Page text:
New Search

R. Stanley Williams

  • Born: October 27, 1951, Kodiak, Alaska

  Interview Details

Interview no.: 0338
Interview Date: March 14, 2006
Location: Palo Alto, California
Interviewer: Cyrus Mody
No. of pages: 64
Sponsor: Nanotechnology

  Abstract of Interview

R. Stanley Williams begins the interview by discussing his childhood and Sputnik's influence on his decision to study science. Then Williams described his early predisposition towards chemistry and learning from both his father and books from the library. After a positive experience in high school, Williams found himself not as prepared in comparison to his peers at Rice University. Williams worked hard to catch up, and was mentored in microwave spectroscopy by Professor Robert Curl. After obtaining his undergraduate degree, Williams worked at Hewlett-Packard for a summer through Robert Curl's connections. At HP Williams worked on photoelectron spectrometers and made some notable contributions. Next Williams worked on photoemission while pursing his graduate degree at the University of California at Berkeley. After receiving his Ph.D., Williams accepted a position at Bell Laboratories as staff scientist—his research there involved using photoemission to study surface chemistry. Disliking the corporate culture at Bell, Williams moved to University of California at Los Angeles after one year. At UCLA Williams started from scratch and very quickly built up a large research lab. Throughout his stay at UCLA, Williams' research topic ranged from photoemission, ion scattering, STM, and finally AFM. After an earthquake in 1994 destroyed most of his instruments, Williams returned to HP and started a research initiative that eventually evolved into the Quantum Science Research Laboratory (QSR). QSR's four research areas include: nano electronics; nano photonics; nano mechanics; and nano architecture. Williams concludes the interview by offering his thoughts on outside collaboration and funding, the importance of micro-electro-mechanical systems (MEMS) to HP, and how he views QSR in relations to other research institutions.


1974 B.A., Chemical PhysicsPhysical ChemistryPhysical Chemistry, Rice University
1976 M.S. University of California, Berkeley
1978 Ph.D. University of California, Berkeley

  Professional Experience

AT&T Bell Laboratories

1978 - 1980 Technical Staff

University of California, Los Angeles

1980 - 1984 Assistant Professor, Chemistry

University of California, Los Angeles

1980 - 1984 Assistant Professor, Chemistry

University of California, Los Angeles

1984 - 1986 Associate Professor, Chemistry

University of California, Los Angeles

1986 - 1995 Professor, Chemistry

Hewlett-Packard Laboratories

1995 - Present Quantum Science Research group, Founding Director and Senior HP Fellow


2000 Julius Springer Award for Applied Physics
2000 Feynman Prize in Nanotechnology
2002 Scientific American 50 Top Technology Leaders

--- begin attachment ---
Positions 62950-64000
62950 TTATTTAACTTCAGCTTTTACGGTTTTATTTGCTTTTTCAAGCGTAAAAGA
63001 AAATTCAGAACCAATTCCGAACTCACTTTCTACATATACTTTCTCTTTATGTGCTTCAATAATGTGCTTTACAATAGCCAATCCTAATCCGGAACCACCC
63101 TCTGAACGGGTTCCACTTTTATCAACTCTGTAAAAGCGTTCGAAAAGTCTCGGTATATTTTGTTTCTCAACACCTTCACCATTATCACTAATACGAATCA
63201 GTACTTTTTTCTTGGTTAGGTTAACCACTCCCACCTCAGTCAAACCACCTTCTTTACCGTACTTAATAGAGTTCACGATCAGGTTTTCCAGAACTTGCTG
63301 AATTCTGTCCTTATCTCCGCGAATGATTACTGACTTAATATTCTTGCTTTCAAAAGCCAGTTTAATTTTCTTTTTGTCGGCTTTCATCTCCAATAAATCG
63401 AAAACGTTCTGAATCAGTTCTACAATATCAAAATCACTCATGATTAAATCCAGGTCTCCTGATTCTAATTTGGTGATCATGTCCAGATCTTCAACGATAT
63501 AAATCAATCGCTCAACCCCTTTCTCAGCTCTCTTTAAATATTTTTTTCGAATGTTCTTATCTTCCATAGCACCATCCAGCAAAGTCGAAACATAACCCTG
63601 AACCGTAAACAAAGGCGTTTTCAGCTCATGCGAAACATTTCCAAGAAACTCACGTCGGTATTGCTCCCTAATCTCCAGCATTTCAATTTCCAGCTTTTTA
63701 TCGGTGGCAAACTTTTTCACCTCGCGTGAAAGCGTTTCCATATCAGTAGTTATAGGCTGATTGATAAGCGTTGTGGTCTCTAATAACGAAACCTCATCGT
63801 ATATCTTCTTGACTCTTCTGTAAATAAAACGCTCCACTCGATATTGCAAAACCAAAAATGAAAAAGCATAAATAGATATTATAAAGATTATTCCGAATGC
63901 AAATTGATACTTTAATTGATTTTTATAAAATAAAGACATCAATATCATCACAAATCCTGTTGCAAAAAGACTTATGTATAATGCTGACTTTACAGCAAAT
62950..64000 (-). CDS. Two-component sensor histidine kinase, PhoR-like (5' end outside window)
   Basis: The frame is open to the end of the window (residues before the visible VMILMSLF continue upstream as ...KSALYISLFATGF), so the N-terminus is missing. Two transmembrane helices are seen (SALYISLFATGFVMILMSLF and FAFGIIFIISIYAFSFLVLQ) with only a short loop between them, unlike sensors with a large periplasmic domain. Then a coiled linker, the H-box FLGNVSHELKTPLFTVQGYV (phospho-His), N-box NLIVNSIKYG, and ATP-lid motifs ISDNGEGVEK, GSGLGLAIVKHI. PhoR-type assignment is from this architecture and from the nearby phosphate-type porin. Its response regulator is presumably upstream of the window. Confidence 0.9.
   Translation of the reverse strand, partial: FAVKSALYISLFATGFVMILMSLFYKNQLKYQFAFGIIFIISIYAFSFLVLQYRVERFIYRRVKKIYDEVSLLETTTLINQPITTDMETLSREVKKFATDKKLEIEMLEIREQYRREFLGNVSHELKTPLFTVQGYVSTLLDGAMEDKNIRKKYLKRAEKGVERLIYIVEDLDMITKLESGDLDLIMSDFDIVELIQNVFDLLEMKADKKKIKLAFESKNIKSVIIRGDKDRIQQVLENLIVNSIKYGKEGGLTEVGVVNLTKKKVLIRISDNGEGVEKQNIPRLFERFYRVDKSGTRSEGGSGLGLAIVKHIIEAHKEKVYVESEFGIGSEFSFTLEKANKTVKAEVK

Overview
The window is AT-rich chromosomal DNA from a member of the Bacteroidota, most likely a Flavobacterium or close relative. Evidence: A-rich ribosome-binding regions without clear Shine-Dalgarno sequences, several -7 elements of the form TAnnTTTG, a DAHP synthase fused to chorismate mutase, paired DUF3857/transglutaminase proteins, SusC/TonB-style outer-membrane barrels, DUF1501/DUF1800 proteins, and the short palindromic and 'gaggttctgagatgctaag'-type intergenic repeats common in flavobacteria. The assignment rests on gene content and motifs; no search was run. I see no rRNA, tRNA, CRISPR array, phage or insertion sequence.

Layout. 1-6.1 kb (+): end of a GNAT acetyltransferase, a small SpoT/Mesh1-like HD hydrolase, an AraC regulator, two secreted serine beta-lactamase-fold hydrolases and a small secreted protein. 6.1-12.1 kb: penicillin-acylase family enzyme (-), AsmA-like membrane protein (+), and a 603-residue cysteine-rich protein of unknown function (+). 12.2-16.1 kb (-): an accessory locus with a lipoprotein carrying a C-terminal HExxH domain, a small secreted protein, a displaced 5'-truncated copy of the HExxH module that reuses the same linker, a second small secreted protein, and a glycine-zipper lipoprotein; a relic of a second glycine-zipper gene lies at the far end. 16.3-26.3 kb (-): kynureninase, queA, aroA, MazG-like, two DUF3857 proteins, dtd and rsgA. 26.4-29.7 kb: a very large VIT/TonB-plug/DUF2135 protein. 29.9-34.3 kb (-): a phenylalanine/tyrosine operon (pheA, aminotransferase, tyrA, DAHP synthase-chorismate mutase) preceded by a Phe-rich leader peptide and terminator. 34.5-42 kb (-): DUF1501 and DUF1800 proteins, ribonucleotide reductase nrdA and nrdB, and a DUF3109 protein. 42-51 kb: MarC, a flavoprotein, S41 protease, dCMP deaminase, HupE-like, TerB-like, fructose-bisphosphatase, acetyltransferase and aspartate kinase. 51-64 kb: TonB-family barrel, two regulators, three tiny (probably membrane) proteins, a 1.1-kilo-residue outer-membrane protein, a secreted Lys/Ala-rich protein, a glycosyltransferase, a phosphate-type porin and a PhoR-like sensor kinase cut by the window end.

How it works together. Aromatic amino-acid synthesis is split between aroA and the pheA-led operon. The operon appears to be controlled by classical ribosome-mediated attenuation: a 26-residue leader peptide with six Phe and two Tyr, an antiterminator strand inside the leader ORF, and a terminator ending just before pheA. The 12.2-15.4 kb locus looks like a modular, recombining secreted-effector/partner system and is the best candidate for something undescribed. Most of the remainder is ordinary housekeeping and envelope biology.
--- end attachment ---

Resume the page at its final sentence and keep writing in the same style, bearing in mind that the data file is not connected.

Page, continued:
2003 Herman Bloch Medal for Industrial Research
2004 Joel Birnbaum Prize
2005 Scientific American 50 Top Technology Leaders
2007 Glenn T. Seaborg Medal

  Table of Contents

Title and Description Page

Family History and Early Life Experiences 1

Early disposition towards science. Growing up in South Texas and interest in chemistry.

Education 3

High school experience. Undergraduate degree at Rice University. Catching up in classes and studying privately. Being mentored by Robert Curl. Summer position at Hewlett-Packard.

Graduate work at University of California at Berkeley 13

Photoemission work and controversies. Stanford Synchrotron facility experience. Funding and fellowships.

Working at Bell Laboratories 20

Deciding to be a staff scientist at Bell Labs. Research on photoemission, ion scattering, and STM. Thoughts on corporate politics at Bell Labs. Transition to UCLA.

Career at University of California at Los Angeles 27

Building a new lab and learning to write proposals and grants. Difference between industry and academia. Continuing STM research. Expanding research group laboratory space. Efforts to start a research center. Dealing with funding problems and changing research direction. Constructing STM and AFMs. Learning about bulk thermodynamics.

Career at Hewlett-Packard 44

Northridge Earthquake destroying UCLA lab equipment. Accepting HP Lab offer. Setting up instruments and research group. Agilent spinoff and last minute decision to stay with HP. Difference between HP and Bell Labs and thoughts on technology transfer. Origins of the Quantum Science Research Group (QSR) and its research areas. Outside collaborations and funding.

Concluding Thoughts 57

MEMS research and view of QSR in relations to other research institutions.

Notes 59

Index 60

  About the Interviewer

Cyrus Mody

Cyrus Mody is an assistant professor of history at Rice University. Prior to that position he was the manager of the Nanotechnology and Innovation Studies programs in the Center for Contemporary History and Policy at the Chemical Heritage Foundation. He has a bachelor’s degree in mechanical and materials engineering from Harvard University and a Ph.D. in science and technology studies from Cornell. He was the 2004–2005 Gordon Cain Fellow at CHF before becoming a program manager. Mody has published widely on the history and sociology of materials science, instrumentation, and nanotechnology.

Hear It Firsthand

The Center for Oral History captures and preserves the stories of notable figures in chemistry and related fields, with over 425 oral histories that deal with various aspects of science, of scientists, and of scientific practices. For more information please visit CHF’s Oral History Program or e-mail oralhistory@

Annual Report

Annual Report
Take a look back at a year of preservation, research, and outreach in CHF’s annual report to supporters.

Support CHF

Help us preserve and share the history of chemistry and related sciences. Make a tax-deductible tax-deductible gift online.